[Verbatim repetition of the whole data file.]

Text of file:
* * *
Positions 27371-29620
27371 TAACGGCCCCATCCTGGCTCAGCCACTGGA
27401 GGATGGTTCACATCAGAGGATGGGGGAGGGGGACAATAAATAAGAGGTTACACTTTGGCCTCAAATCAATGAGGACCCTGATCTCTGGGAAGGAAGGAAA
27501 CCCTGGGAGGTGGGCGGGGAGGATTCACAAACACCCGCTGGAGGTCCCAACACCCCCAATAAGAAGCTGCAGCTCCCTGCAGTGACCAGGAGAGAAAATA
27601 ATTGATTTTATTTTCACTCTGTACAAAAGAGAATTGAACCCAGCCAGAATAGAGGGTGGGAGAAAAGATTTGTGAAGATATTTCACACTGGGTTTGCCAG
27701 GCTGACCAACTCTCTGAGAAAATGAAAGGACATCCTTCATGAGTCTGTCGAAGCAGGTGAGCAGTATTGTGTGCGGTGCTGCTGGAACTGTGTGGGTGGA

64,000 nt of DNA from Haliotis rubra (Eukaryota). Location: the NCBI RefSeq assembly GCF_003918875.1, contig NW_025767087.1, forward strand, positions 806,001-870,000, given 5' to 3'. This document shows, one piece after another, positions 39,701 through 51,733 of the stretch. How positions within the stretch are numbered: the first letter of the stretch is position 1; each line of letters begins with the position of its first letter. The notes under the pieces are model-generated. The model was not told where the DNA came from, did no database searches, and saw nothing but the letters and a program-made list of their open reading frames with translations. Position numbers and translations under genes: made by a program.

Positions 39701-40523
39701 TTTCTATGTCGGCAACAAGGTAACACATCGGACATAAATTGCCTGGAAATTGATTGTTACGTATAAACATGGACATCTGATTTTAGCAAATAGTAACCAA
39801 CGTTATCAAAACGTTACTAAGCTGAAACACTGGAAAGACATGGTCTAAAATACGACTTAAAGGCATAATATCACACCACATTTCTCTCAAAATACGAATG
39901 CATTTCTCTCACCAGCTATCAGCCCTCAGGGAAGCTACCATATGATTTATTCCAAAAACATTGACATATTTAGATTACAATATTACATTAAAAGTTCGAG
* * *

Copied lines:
Positions 27371-29620
27371 TAACGGCCCCATCCTGGCTCAGCCACTGGA
27401 GGATGGTTCACATCAGAGGATGGGGGAGGGGGACAATAAATAAGAGGTTACACTTTGGCCTCAAATCAATGAGGACCCTGATCTCTGGGAAGGAAGGAAA
27501 CCCTGGGAGGTGGGCGGGGAGGATTCACAAACACCCGCTGGAGGTCCCAACACCCCCAATAAGAAGCTGCAGCTCCCTGCAGTGACCAGGAGAGAAAATA
27601 ATTGATTTTATTTTCACTCTGTACAAAAGAGAATTGAACCCAGCCAGAATAGAGGGTGGGAGAAAAGATTTGTGAAGATATTTCACACTGGGTTTGCCAG
27701 GCTGACCAACTCTCTGAGAAAATGAAAGGACATCCTTCATGAGTCTGTCGAAGCAGGTGAGCAGTATTGTGTGCGGTGCTGCTGGAACTGTGTGGGTGGA

64,000 nt of DNA from Haliotis rubra (Eukaryota). Location: the NCBI RefSeq assembly GCF_003918875.1, contig NW_025767087.1, forward strand, positions 806,001-870,000, given 5' to 3'. This document shows, one piece after another, positions 39,701 through 51,733 of the stretch. How positions within the stretch are numbered: the first letter of the stretch is position 1; each line of letters begins with the position of its first letter. The notes under the pieces are model-generated. The model was not told where the DNA came from, did no database searches, and saw nothing but the letters and a program-made list of their open reading frames with translations. Position numbers and translations under genes: made by a program.

Positions 39701-40523
39701 TTTCTATGTCGGCAACAAGGTAACACATCGGACATAAATTGCCTGGAAATTGATTGTTACGTATAAACATGGACATCTGATTTTAGCAAATAGTAACCAA
39801 CGTTATCAAAACGTTACTAAGCTGAAACACTGGAAAGACATGGTCTAAAATACGACTTAAAGGCATAATATCACACCACATTTCTCTCAAAATACGAATG
39901 CATTTCTCTCACCAGCTATCAGCCCTCAGGGAAGCTACCATATGATTTATTCCAAAAACATTGACATATTTAGATTACAATATTACATTAAAAGTTCGAG